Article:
Jenkins in a Linux Container (Part 2)

This is the second and last part of running Jenkins in a Linux Container. It started with the thought to use Linux containers, and why not for a real use case of running Jenkins in the container. If you have missed the first part you can click on the link.

We left of were Jenkins was running in the container, we will start up the container and access Jenkins’s web page to configure the system. The aim is to build a simple C project that is compiled and executed by Jenkins. For starting up the container you can use the following commands in your terminal:

With the attach command you will get terminal access to the Linux Container. In order to build the the C project you will need make, gcc tool-chain and git, therefore you need to run the following in the Container:

Use ifconfig to find out the IP address of the Linux Container.

Now go back to your host system to run a web browser and use the IP address you found, including the port number 8080, in my case 10.0.3.181:8080.

Unlock Jenkins

Unlock Jenkins

It will ask to Unlock Jenkins, go to the terminal of the Linux Container and cat the password:

Copy the password into your web-browser and click continue. For easy and straightforward installation let Jenkins install the suggested plugins, you can always change them afterwards if necessary:

Install Suggested Plugins

Install Suggested Plugins

After installing the plugins you need to create your first admin user. Fill out the credentials and Click “Save and Finish” followed by Start using Jenkins. Because we want to create a scheduled build project based on a simple Makefile project that is coming from GitHub, click on “New item” on the left. Fill out the project name, e.g. “EmbedWise-example_project_makefile” and select “Freestyle project” and click OK.

New Freestyle project

New Freestyle project

Select the option GitHub project and supply the URL https://github.com/EmbedWise/example_project_makefile:

Select Github project

Select GitHub project

Scroll down to Source Code Management segment and select Git with the URL https://github.com/EmbedWise/example_project_makefile.git note that this URL has the extension .git at the end:

Set Source Code Management to Git with no Credentials

Set Source Code Management to Git with no credentials

It is not necessary to supply any credentials since it will only retrieve (Read only) the project from Git. As Build trigger we select Build periodically with the schedule H/15 * * * *, which means that it will build every 15 minutes, for more info you can click the “?” icon at the right side.

Build trigger set to build periodically

Build trigger set to build periodically

This periodically build trigger can also be used for nightly builds. Another possibility was to select “Build when a change is pushed to GitHub”, it will then only build if something changes, this can be a nice trigger for Unit testing. But for now we will use the periodically build trigger.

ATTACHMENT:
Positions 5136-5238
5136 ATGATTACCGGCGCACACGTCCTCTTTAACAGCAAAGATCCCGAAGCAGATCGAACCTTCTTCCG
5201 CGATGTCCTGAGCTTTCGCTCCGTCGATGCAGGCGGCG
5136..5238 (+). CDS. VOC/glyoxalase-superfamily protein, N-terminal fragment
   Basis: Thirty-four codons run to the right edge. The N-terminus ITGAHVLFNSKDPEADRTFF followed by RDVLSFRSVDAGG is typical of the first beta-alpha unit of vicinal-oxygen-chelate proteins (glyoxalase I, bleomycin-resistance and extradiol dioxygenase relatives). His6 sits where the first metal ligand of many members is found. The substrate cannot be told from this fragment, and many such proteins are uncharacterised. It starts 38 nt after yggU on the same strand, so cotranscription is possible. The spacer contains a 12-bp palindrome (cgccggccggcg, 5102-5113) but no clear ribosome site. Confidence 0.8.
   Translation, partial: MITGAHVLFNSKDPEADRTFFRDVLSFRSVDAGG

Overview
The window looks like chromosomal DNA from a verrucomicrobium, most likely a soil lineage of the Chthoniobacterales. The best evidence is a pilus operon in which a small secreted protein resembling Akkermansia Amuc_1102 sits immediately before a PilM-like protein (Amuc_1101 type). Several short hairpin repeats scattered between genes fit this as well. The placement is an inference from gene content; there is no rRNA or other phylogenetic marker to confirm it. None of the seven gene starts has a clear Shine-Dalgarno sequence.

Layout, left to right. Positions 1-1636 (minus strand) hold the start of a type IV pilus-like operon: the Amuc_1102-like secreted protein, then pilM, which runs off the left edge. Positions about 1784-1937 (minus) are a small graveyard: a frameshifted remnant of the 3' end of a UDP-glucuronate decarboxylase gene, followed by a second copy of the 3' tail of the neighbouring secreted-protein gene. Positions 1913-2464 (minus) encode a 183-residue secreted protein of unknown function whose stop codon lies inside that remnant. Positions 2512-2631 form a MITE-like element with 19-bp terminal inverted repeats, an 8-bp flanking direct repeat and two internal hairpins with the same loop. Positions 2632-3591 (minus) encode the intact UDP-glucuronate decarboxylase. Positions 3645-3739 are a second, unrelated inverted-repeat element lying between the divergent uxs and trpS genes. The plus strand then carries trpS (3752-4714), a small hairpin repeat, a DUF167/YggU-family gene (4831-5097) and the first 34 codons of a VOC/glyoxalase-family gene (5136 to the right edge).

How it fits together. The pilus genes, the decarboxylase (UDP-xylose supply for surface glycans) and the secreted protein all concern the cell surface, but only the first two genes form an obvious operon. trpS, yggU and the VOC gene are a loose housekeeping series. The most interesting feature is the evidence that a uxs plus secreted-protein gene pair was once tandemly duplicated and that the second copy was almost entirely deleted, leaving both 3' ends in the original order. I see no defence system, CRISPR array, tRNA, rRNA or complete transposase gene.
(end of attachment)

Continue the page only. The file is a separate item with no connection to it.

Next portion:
At the end we have to tell Jenkins how to build the project. In this case we use a Makefile, which is called by a Bash script execute_build.sh. Calling a script is a good convention in Jenkins, because then the script is also under source control and it keeps the setup in Jenkins clean and straightforward:

Add build step to execute shell script

Add build step to execute shell script

Click Save, to save this project. In the main window of Jenkins you will now see your new project:

Overview of projects in Jenkins

Overview of projects in Jenkins

By clicking on the project, you will see the project specific overview were you can also manually start the fetch from Git process and build the project, by clicking on “Build Now”:

Build now

When the build has finished, you can see that in the “Build History” on the left. You can click on the build number in my case “#19”, this will show the Build information of a specific run:

Build information

By looking at the “Console Output” we can see the build process. At the end of the build the binary example is executed, which is a C program that prints “This is an example program…” to the screen. This shows that the complete setup of Jenkins including the C project is working.

Console output

As you can see Jenkins is easy to use, there are numerous ways to setup a project and extend it with all kind of testing, scripting and conducting (code) analysis. It is a very strong and versatile automating tool. The steps taken showed how to get up and running with a project in Jenkins running in a Linux Container. Good to know is that Jenkins 2.0 is now officially released, this was not the case when the first part of the post was published. Hope you got inspired like myself and start experimenting on your own.

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